By Ashley Scoby
Kentucky basketball’s pursuit of perfection would have made for great cinema all along. But the ending is only reminiscent of a Shakespearean tragedy.
After a 38-0 start – the best in men’s Division I men’s college basketball – the show that captivated the sport this year came to a crashing, sickening halt of a conclusion, with a 71-64 loss to Wisconsin in the national semifinals.
“It’s like a movie – like when the main character dies, and you’re like, ‘What?! Why does the main character die?’” said Willie Cauley-Stein, who admitted the loss was “probably” his last game at Kentucky. “No cliff-hangers, no nothing, just boom, you’re done. That’s the way it feels. That’s the way it ended.”
In the midst of a game where the Wildcats played from behind for the majority of time, Kentucky took a 60-56 lead with 6:36 remaining.
“Winning time,” the Kentucky players have called this for the entire year – that moment when they simply decide it’s time to pull away. An 8-0 run seemed to be the beginning of the sledgehammer doing what sledgehammer basketball teams do.
But once the Wildcats grabbed that slim margin, it appeared as if they started milking the clock, biding their time and their four-point lead until the final buzzer sounded. Instead, the shot clock buzzer screamed, three times in a row, reminding Kentucky it was time to wake up from a dream season.
On a night where the country’s top defensive team was pitted against the nation’s top offensive team, it was the offensive squad in red that made the world-class defensive plays, forcing three straight shot clock violations of the No. 1 team.
“They did a good job of keeping us at their pace,” said Tyler Ulis. “It’s one of the reasons we ended up losing.”
“All of a sudden I look up, we’re up four,” said UK head coach John Calipari. “I’m like, ‘We’re going to win this thing.’ Then, you know, a play here, a play there, all of a sudden we don’t post it. They crowd us, we don’t post it again, we take a late shot. We’re not a team that takes shot clock violations. We got three.”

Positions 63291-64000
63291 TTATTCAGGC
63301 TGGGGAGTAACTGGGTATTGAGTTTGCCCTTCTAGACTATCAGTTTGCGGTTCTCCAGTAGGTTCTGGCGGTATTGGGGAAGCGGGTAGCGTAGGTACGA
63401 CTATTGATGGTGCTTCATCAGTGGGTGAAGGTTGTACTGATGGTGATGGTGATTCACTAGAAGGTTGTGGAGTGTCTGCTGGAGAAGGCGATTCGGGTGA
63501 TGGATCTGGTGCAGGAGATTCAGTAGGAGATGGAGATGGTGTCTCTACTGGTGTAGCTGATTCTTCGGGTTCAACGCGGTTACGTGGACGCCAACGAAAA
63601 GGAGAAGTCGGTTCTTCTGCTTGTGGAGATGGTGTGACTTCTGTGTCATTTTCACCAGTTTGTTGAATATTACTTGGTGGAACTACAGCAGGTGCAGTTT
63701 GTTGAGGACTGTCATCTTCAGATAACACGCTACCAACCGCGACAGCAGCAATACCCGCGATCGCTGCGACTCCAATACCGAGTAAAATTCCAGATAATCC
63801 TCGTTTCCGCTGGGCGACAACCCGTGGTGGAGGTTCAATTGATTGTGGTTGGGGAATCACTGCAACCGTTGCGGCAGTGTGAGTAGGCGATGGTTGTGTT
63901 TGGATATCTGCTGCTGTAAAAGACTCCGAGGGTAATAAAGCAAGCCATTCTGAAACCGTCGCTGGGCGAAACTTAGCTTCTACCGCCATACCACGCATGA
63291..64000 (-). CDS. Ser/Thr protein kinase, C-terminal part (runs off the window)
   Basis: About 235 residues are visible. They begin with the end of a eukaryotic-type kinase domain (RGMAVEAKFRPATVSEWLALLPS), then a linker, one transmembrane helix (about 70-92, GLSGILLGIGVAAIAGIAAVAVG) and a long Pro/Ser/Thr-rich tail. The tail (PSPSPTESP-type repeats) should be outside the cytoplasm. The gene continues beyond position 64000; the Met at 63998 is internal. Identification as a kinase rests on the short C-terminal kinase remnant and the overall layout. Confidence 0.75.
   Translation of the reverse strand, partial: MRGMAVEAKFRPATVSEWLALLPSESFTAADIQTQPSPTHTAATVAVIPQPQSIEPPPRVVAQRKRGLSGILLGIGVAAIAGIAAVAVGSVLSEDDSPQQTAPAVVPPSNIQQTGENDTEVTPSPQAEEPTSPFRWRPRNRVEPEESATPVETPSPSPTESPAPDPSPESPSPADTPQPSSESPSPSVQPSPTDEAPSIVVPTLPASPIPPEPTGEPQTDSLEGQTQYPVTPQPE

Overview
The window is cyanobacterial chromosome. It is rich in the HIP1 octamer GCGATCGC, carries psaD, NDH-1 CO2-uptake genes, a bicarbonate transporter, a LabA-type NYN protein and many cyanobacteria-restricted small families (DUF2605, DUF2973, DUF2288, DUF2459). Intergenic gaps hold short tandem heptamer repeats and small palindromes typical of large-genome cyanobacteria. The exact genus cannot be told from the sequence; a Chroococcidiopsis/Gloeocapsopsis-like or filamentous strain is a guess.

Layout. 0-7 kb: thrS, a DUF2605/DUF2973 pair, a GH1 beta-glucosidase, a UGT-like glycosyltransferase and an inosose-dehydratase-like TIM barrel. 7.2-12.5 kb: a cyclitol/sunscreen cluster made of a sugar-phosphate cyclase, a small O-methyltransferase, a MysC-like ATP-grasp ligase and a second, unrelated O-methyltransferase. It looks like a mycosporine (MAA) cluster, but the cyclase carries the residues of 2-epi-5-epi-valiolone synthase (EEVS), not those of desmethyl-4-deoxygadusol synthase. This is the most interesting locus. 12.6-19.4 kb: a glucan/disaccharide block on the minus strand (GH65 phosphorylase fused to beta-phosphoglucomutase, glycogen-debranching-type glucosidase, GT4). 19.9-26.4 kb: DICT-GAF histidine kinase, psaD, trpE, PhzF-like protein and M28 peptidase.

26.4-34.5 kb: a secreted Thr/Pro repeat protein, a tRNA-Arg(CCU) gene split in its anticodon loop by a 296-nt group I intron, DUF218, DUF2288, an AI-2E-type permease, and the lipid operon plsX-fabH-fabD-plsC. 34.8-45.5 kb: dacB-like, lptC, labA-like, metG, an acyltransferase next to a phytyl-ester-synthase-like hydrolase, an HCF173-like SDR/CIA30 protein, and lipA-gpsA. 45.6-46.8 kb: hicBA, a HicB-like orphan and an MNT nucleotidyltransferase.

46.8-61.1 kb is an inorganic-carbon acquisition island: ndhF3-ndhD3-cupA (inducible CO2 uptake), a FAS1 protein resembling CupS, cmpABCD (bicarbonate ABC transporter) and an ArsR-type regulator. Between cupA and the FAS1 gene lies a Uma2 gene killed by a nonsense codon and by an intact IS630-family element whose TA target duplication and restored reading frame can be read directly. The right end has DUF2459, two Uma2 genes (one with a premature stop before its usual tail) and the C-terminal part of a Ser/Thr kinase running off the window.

But it was exactly the kind of critical error you would expect from a team that spent nearly the entire game either clawing from behind or locked in a tie.
Wisconsin had built a nine-point lead in the first half – which corresponded with Kentucky’s largest deficit of the tournament (two points away from Kentucky’s biggest deficit of the season). Tied up at 11-11 with 13:33 until the half, Wisconsin ran off a 12-3 run over the next 4:17, taking a 23-14 lead. Kentucky never got its head high enough out of the water to take a real breath.
Early on, Kentucky figured out quickly that driving into the paint against Wisconsin was going to be the Badgers’ kryptonite. Andrew Harrison narrowed his eyes and went straight at the guys in red, going 5-of-6 from the field for 11 points in the first half, mostly off driving straight to the rim.
Harrison was responsible, through assists or his own shots, for eight of UK’s next 13 points, and Kentucky pulled to within three (30-27 with 4:11 remaining in the first half). He was also responsible for the Wildcats taking their first lead since early in the first half, after he came up with a loose ball and threw a dart of an outlet pass to Trey Lyles for a powerful dunk and a 36-34 lead with 31 seconds on the clock. But the teams ended the half in a tie, 36-36, after Wisconsin’s Bronson Koenig nailed a jumper right before the buzzer sounded.
The Badgers went right back to work early in the second half, building another eight-point lead with 14:43 to play.
“We were down eight. The game probably should have been over,” Calipari said. “These kids just fought.”
After Wisconsin defended the way Kentucky had been defending all season, the Badgers got back to what they had been doing all season themselves: scoring as efficiently as possible. They ended the game on a 15-4 run after Kentucky took its 60-56 lead. Sam Dekker cut it to two with a jumper, then cut Kentucky’s heart and its season with a three-pointer that made it 63-60, Wisconsin.
Aaron Harrison’s three-point play with 56 seconds on the clock got Kentucky to within one, but the Wildcats never got closer to saving its perfect season.
Kentucky’s players – although part of a still-historical season – knew that the ‘1’ on the end of their record glared far brighter than the 38 on the other side.
“38-0 is incredible, but we wanted the championship,” said Devin Booker.
“It takes away a lot,” said Trey Lyles. “Our final goal, we weren’t able to achieve it.”
“We’re gonna get talked about forever – being so close to a championship, being undefeated, to come up short in the semifinal game,” Cauley-Stein said. “That’s the stuff we’re gonna have to live with.”
Ashley Scoby is a senior journalism major at the University of Kentucky and a KyForward sports writer. She has reported on the Wildcats for wildcathoops.com, vaughtsviews.com andkysportsreport.com as well as for newspapers in Danville and Glasgow. She will begin a summer internship with Sports Illustrated magazine in New York in June.
Courtesy of KyForward